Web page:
Renters and frontline workers are the hardest hit by Miami-Dade County’s shortage of affordable housing options, according to a new analysis of Census and employment data from the University of Florida’s Shimberg Center for Housing Studies (on behalf of Miami Homes for All).
The report updated the Housing Data Appendix from the Miami-Dade Affordable Housing Framework that was published in 2020. The analysis incorporates updates to the U.S. Census Bureau’s 2021 American Community Survey, showing some of the impacts of the sharp increase in housing costs during the COVID-19 pandemic.
Five key findings from the report include:
- Most Miami-Dade households with incomes below $75,000 struggle with housing costs. Half of all households in the county are “cost-burdened,” meaning these individuals pay more than 30% of their income for housing. This includes three-quarters of households with incomes below $75,000 per year.
- Renters with modest incomes are the hardest hit. A total of 90% of Miami-Dade renters with incomes below $50,000 are cost-burdened.
- Black and Latino households are more likely to be cost-burdened. Nearly half (48%) of Black and Latino households are cost-burdened, compared to 38-41% of other households. Much of the disparity stems from lower homeownership rates among Black and Latino households. Homeowners of any race and ethnicity are less likely to be cost-burdened than renters from any other group.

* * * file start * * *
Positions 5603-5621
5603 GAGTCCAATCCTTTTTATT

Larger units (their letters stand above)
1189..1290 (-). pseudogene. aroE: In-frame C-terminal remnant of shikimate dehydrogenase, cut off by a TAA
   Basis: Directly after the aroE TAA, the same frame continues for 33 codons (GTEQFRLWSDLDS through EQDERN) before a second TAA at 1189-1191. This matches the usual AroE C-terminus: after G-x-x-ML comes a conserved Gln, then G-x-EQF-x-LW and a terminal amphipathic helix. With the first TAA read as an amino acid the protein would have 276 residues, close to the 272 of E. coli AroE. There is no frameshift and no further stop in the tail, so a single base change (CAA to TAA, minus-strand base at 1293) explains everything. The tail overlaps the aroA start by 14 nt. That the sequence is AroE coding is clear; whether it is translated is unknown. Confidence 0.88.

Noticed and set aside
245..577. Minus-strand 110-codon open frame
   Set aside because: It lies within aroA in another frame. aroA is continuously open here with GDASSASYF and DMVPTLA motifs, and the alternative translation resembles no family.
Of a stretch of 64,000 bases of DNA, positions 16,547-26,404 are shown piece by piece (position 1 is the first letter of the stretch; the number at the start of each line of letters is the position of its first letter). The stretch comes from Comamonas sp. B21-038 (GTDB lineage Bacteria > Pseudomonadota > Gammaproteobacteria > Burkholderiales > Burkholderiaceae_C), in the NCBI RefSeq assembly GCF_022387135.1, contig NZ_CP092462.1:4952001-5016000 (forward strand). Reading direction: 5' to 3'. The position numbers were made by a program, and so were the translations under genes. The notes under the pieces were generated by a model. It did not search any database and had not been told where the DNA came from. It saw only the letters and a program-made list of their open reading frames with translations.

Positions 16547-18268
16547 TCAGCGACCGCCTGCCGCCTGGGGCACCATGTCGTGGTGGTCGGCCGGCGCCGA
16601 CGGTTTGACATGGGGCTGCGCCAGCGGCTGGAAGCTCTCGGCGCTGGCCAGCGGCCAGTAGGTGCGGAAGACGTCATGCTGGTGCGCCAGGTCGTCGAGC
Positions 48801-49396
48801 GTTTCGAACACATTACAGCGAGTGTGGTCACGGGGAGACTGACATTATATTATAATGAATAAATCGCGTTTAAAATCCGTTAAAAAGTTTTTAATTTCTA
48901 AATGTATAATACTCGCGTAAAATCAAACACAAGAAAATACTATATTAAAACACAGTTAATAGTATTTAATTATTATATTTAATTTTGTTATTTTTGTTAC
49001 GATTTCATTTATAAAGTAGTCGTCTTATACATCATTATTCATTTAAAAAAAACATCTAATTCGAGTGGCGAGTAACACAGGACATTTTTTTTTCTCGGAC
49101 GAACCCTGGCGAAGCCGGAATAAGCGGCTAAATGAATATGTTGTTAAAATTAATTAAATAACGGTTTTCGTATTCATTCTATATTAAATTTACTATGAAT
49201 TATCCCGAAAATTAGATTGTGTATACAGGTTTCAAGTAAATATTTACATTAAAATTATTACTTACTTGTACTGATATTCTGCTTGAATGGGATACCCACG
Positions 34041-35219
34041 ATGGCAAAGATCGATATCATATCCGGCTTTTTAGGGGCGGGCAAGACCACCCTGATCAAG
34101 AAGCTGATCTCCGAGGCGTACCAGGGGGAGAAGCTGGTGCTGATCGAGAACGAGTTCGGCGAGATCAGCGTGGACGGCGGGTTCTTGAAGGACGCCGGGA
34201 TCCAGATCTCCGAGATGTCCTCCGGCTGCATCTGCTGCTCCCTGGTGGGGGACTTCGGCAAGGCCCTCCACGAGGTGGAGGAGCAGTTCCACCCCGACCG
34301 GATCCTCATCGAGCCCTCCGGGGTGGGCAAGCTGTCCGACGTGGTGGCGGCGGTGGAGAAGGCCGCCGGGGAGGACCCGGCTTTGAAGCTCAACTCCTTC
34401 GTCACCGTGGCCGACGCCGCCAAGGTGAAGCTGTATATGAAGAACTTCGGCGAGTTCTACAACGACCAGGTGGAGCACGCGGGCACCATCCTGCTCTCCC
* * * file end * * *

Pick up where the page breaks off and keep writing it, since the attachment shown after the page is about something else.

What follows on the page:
- The county has a gap of 90,181 affordable and available units for renter households with incomes below 80% of the area median income. This gap is projected to grow to nearly 116,000 units by 2030 unless affordable units are added. The county has an estimated 31,926 cost-burdened homeowners living on 80-120% of the area median income. This gap can be reduced by adding homes at sale prices between $200,000 and $400,000.
- Most of the fastest-growing jobs in Miami-Dade County pay less than $19 per hour. Of the 21 occupations expected to add 1,000 or more workers by 2030, 14 have a median hourly wage of $19 or less. These jobs include medical assistants and home health aides, cooks and waitstaff, housekeepers, and warehouse and delivery staff. This workforce can afford housing units with monthly costs ranging from $650 to $1,000.
“Rents and home prices are out of reach for workers in the fastest-growing jobs in health care, hospitality, and logistics in Miami-Dade County,” said Anne Ray, the manager of the Florida Housing Data Clearinghouse at UF’s Shimberg Center for Housing Studies. “These employees can afford housing that costs $650 to 1,000 per month, which is nearly impossible to find in one of the country’s most expensive housing markets.”